Man dies in Louisa house fire

Posted on Thursday, March 6, 2014 at 9:00 am

A mobile home owned by John Lanham and Victoria Corbin went up in flames on Sunday, March 2. Volunteer fire departments were called to the scene, where one man was found dead inside the home and a woman was rushed to a medical center for second degree burns. The fire remains under investigation.

A mobile home owned by John Lanham and Victoria Corbin went up in flames on Sunday, March 2. Volunteer fire departments were called to the scene, where one man was found dead inside the home and a woman was rushed to a medical center for second degree burns. The fire remains under investigation.

As the cold and rain began to settle in over Louisa County on Sunday, March 2, fire crews were called to a home in the 1000 block of Doctors Road around 5 p.m., where a fire had begun to engulf a mobile home, claimed the life of a man and injured a woman.

Authorities are not releasing the names of the victims at this time. According to the Louisa County Tax Assessment Office website, the property is owned by John M. Lanham and Victoria L. Corbin.

The female victim was rushed to University of Virginia Hospital. Detective Mark Stanton of the Louisa County Sheriff’s Office said she suffered second degree burns to her arms and hands.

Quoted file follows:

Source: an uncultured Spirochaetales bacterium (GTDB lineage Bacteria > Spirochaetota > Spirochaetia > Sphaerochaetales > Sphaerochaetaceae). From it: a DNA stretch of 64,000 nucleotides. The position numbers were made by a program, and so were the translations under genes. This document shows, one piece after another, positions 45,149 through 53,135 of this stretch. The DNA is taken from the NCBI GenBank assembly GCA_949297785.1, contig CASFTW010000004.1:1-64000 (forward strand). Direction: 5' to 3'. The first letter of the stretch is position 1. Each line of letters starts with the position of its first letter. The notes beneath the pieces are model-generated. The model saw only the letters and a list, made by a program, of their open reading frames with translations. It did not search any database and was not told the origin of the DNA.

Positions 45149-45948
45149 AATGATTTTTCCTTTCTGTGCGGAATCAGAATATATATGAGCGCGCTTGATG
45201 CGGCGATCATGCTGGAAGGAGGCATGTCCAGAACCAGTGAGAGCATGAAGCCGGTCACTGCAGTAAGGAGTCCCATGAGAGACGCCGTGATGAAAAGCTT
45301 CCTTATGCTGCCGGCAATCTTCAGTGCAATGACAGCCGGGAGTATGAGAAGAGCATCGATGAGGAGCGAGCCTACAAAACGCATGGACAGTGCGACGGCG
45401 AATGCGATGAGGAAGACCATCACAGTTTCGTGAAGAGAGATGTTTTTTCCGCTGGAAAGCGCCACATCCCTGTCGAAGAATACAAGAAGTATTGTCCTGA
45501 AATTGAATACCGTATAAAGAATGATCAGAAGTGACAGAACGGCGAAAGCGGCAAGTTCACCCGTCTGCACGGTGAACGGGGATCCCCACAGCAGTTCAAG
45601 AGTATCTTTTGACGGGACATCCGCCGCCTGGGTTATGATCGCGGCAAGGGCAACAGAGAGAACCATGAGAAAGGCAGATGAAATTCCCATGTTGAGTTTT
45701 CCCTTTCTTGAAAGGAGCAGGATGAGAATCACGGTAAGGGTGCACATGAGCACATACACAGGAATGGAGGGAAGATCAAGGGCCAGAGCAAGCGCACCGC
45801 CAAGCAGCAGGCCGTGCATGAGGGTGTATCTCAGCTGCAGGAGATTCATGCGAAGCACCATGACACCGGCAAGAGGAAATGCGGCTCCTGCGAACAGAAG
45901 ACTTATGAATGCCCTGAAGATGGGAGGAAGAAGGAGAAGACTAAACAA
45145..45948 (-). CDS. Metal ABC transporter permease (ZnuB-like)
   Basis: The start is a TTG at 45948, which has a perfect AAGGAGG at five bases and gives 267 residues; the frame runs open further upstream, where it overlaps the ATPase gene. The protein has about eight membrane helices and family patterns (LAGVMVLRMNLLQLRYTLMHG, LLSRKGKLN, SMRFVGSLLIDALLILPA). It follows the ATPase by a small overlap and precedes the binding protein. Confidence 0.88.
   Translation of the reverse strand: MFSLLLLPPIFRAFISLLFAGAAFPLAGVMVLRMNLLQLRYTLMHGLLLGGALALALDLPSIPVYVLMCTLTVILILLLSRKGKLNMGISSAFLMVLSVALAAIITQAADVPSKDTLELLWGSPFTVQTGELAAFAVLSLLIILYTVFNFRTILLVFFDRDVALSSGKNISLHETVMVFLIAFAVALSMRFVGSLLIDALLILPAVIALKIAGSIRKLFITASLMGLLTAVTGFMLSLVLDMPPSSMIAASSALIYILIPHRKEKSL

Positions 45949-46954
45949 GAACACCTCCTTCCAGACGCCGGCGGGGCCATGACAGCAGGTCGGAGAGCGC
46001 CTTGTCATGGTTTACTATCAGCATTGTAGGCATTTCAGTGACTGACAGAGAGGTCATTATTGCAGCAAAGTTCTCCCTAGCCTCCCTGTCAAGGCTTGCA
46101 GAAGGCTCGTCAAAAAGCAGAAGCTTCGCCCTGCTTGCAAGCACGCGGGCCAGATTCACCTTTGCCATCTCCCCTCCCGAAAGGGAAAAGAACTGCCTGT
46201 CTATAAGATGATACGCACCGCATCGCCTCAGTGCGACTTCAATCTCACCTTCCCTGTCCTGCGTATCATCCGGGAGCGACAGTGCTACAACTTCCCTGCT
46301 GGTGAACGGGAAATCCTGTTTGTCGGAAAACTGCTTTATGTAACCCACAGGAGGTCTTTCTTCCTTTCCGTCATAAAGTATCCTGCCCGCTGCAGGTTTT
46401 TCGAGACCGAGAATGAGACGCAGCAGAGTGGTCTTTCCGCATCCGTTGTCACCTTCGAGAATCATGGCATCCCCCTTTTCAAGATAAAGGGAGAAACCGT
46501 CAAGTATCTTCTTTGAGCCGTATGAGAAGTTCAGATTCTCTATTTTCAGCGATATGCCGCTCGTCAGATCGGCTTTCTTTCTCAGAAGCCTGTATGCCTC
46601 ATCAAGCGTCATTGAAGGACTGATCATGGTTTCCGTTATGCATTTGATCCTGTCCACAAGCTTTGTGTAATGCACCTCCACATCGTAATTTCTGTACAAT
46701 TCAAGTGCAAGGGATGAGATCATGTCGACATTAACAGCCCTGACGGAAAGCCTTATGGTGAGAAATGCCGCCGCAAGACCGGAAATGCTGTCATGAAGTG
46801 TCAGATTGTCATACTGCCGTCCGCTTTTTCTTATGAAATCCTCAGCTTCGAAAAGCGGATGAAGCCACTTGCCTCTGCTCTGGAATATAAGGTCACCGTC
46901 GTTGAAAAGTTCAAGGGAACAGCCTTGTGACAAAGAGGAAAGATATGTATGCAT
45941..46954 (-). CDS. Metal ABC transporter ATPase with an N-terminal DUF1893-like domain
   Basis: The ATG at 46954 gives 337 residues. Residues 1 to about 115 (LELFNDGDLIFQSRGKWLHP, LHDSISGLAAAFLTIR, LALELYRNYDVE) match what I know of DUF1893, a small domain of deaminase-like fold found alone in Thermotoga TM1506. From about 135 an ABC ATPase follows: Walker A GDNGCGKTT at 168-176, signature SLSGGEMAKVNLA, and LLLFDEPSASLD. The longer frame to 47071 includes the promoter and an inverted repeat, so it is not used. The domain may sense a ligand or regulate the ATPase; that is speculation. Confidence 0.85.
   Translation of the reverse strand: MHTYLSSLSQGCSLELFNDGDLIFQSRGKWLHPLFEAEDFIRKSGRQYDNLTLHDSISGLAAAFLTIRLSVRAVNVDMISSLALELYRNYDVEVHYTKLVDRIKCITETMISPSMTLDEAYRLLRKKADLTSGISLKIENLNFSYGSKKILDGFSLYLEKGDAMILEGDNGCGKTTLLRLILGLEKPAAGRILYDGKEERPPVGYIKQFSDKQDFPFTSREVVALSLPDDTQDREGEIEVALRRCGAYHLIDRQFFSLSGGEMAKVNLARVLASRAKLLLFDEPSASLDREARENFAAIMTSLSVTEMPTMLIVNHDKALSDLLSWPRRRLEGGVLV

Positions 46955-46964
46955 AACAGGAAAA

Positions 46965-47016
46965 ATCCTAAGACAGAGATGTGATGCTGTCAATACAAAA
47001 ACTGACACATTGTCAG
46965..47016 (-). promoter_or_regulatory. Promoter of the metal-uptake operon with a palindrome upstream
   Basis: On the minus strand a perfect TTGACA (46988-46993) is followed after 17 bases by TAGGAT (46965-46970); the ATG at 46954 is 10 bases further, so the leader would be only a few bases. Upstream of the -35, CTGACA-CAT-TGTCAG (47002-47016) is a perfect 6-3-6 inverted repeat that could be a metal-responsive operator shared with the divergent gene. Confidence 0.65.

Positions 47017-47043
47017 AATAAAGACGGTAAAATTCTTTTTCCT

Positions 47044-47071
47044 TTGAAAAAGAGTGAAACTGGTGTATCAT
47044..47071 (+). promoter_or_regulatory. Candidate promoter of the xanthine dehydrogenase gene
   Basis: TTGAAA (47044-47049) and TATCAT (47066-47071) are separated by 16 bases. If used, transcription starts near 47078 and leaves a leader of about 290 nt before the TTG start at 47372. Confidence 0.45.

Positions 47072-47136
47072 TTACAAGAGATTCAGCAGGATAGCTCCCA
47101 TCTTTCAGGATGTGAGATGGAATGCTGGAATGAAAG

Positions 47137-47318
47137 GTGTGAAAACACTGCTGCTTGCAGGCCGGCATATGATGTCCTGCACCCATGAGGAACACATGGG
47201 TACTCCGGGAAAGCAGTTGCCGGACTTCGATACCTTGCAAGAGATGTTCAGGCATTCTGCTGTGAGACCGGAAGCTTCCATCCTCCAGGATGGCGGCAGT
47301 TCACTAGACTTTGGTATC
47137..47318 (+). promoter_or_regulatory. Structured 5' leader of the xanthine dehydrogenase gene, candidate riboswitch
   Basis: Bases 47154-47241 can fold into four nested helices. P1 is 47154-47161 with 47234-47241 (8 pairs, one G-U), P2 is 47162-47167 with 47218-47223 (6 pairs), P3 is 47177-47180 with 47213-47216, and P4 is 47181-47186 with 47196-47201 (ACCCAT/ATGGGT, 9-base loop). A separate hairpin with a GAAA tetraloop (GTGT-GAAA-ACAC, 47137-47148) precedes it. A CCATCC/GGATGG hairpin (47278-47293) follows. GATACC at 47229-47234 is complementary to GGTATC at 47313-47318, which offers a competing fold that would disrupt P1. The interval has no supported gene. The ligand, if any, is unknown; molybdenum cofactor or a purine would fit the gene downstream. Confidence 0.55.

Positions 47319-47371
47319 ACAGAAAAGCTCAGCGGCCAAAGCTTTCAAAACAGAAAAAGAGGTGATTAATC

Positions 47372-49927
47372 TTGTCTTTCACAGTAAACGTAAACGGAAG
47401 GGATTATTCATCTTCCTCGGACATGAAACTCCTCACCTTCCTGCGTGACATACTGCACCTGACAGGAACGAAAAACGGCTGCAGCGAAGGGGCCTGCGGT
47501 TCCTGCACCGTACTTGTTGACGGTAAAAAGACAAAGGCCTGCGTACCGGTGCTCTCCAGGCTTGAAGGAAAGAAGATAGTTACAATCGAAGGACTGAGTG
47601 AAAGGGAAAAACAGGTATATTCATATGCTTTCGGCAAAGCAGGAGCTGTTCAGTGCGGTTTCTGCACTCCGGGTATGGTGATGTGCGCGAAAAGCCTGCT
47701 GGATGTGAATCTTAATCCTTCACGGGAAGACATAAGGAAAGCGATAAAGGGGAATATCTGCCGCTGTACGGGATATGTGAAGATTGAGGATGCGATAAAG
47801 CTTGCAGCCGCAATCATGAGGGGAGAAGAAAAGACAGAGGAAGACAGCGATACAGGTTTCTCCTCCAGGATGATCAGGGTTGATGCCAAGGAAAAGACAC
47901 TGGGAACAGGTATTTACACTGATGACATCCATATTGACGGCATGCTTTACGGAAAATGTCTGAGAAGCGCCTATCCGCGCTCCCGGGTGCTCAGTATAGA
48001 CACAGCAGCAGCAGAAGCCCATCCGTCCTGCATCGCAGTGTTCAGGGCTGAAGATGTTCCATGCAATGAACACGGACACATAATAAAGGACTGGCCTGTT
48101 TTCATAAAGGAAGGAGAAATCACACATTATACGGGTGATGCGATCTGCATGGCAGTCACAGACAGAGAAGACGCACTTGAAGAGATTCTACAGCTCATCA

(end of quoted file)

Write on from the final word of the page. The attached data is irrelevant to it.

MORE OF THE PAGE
The male, who was found in the vicinity of what the fire department believes to be the front door of the residence, has not been positively identified. His body has been sent to the medical examiner’s office. Due to the condition of the body, the identification will most likely have to be made using DNA, Stanton said.

Captain/Deputy Mike Schlemmer, emergency manager for Louisa County, said they believe the fire may have started at the back porch area. He said they were given information that there may have been some problem with the flue, but have not had time to check out that report.

“One thing, there was a lot of material on the back porch and, quite possibly when everybody heard an explosion, it was aerosol cans from that area,” Schlemmer said.

A 20 pound propane tank appeared to have been dented, Schlemmer said, and firemen removed the tank. Oil tanks also suffered heat damage.

To read the entire story, see the March 6 edition of The Central Virginian.

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